Mental health includes our emotional, psychological, and social well-being. It affects how we think, feel, and act, which means, it’s crucial to get right.
Mental health is health, and it is one of the most important aspects of overall well-being. When one's mental health is affected, it can be difficult to deal with life stressors, set goals in life and meet them, and have an overall good quality of life. One of the most prevalent issues affecting mental health today is that of substance use disorder. Substance use disorder, also known as SUD, is one of the most common conditions affecting Americans in modern times.
As of 2022, substance abuse in America is on the rise, with 20.4 million people diagnosed with substance use disorder in the past year according to the National Institute on Drug Abuse. Of these people, only a little over 10 percent sought help, and around 43% of all people seeking help for addiction related to prescription pain killers had a co-occurring mental illness.
What do these numbers tell us? For starters, they point to the bigger picture of mental health related to substance use disorder. They also paint the picture for how prevalent drug use is in the United States. It's important to be educated on the link between drug addiction mental health, and know how to get help to recover from a mental illness as well as substance use disorder.
What is Substance Use Disorder?
It's important to understand the difference between substance use disorder and have addiction defined in our vocabularies. Substance use disorder, according to the DSM-5, or Diagnostic Statistical Manual 5th edition, is the recurrent use of drugs or alcohol despite the negative effect it has had on one's own life and health. There are now 11 criteria for a person to meet the definition of substances use disorder, which include:
- Drug dependence and tolerance, meaning a person needs a drug or substance to function, and needs more of it than usual to function
- Withdrawal symptoms are experience when someone tries to quit
- Intense cravings for a substance
- A person uses the drug in a hazardous manner not prescribed by a doctor or other medical professional or puts themselves in danger in order to consume the drug
- Someone experiencing social and personal problems related to the use of a drug and psychological addiction
- A person begins to neglect their roles in life, such as a parental role, at work or at school
- Someone begins to use larger amounts of a substance for a longer period of time
- Someone has tried to get help and quit numerous times but simply can't do it
- There is more time spent using the drug
- Someone has given up activities they used to love just to use
- Psychological problems have now arisen due to the drug abuse
A person only needs to meet two of these criteria in order to be labeled as having a substance use disorder.
Is substance abuse a mental health issue?
In short, it's important to understand that substance abuse disorder is considered a mental health disorder in its own right. From the criteria above, it's easy to see how all of these could pose a potential threat to someone's physical, emotional, and mental well-being. From abandoning activities they once loved, which can cause depression, to increasing anxiety when one is unable to fulfill their addiction, co-occurring mental health disorders go hand in hand with substance use disorder.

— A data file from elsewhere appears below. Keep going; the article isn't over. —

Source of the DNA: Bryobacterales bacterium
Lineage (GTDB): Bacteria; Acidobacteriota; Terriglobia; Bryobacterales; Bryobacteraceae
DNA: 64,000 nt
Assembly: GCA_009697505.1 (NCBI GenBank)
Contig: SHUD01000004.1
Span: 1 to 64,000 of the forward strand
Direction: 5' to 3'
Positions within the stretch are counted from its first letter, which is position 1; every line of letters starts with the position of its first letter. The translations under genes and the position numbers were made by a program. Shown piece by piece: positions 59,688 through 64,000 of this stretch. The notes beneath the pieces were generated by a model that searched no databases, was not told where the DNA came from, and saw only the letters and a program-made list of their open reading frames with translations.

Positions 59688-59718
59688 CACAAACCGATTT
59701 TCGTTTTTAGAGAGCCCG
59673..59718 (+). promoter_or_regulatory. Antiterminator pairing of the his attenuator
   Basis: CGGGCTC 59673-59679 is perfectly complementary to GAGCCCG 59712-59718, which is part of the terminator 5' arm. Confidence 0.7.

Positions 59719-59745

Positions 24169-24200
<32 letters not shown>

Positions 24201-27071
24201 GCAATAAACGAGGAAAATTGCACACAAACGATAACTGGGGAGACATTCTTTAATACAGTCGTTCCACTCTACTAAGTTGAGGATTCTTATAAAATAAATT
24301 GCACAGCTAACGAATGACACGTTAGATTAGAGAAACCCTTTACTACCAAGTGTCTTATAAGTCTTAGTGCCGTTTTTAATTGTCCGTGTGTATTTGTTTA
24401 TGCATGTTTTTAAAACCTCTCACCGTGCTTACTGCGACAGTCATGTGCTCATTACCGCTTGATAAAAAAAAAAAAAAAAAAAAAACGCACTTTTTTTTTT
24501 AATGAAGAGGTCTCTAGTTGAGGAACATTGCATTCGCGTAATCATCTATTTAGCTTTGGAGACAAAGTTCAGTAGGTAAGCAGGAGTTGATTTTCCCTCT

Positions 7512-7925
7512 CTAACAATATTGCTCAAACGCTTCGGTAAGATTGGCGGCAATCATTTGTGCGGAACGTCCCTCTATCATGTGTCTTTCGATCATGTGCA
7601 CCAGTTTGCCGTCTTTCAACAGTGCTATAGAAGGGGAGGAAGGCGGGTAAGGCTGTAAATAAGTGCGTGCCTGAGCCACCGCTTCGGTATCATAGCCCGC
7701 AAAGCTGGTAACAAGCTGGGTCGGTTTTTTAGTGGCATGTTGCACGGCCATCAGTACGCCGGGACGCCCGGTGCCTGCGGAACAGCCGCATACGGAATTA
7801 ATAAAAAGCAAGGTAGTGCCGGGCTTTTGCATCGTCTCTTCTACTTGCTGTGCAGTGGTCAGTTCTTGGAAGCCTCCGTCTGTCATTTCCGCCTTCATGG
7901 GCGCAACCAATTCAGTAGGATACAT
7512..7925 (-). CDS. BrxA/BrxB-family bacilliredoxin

However, perhaps the most relevant (and dangerous) of these criteria is changes in psychological well-being, such as erratic behavior, an increase in depression and anxiety, and other factors related to mental health. When people are diagnosed with substance abuse disorder, it's important that they get help through addiction and mental health counseling.
In addition, people with substance use disorder are also considered to have a mental health disorder, as classified by the National Institute of Mental Health. This is because having a substance use disorder affects parts of the brain before, during, and after drug use. Some of the parts of the brain affected include:
- The Basal Ganglia, which plays a role in pleasure and motivation to complete activities such as sex, eating, and completing goals. Drugs affect the pleasure center through repeated exposure, which leads to the inability to feel pleasure from anything else besides the drug. This makes it difficult to recover from substance abuse, even after someone gets addiction help.
- The Extended Amygdala, a part of the brain where the feelings of anxiety, fear, and other types of feelings like agitation and irritability arise from. During the withdrawal process, this part of the brain is activated, and becomes more and more sensitive as time progresses. Agitation is one of the hallmarks of withdrawal symptoms, as is erratic behavior.
- The Prefrontal Cortex, which allows a person to be rational and make decisions based on conscious choices. This is one of the final parts of the brain to mature, and in people with substance use disorder, it can be difficult to control the prefrontal cortex. It makes it difficult for someone to control their impulses before, during, and after using substances.
How are mental health and addiction related?
In addition to affecting the brain, substance use disorder can also exist alongside another mental health disorder. In fact, according to the National Institute on Drug Abuse, around 7.7 million people are diagnosed with both a substance use disorder and a co-occurring mental health disorder. Unfortunately, it can be difficult to diagnose which disorder came first, whether it was mental illness or the substance or alcohol use disorder.
For people with a co-occurring mental disorder, it's important to get help for both addiction and mental health counseling. Unfortunately, it can be difficult to know which disorder came first, whether it was mental health disorder or the substance use disorder. For people with mental health and addiction issues, not only is it difficult to understand which came first, but it can also be difficult to understand how to treat both of the disorders together.
For instance, if someone has a serious mental health illness with schizophrenia, it can be difficult for a substance abuse counselor to offer addiction help until after the person is stabilized. This is just one of many disorders that can coincide with addiction.
Some of the mental health disorders that can coincide with addiction include:
- Bipolar disorder (all types)
- Post-traumatic stress disorder or PTSD
- Borderline Personality Disorder
- Obsessive Compulsive Disorder, or OCD
- ADHD, or attention-deficit hyperactivity disorder
For all of these disorders, research shows that offering both mental health and addiction counseling is beneficial in improving treatment outcomes. That's why it's so important to find the right counselor and get help for both your mental health disorder, as well as any addiction issues you or a loved one might face.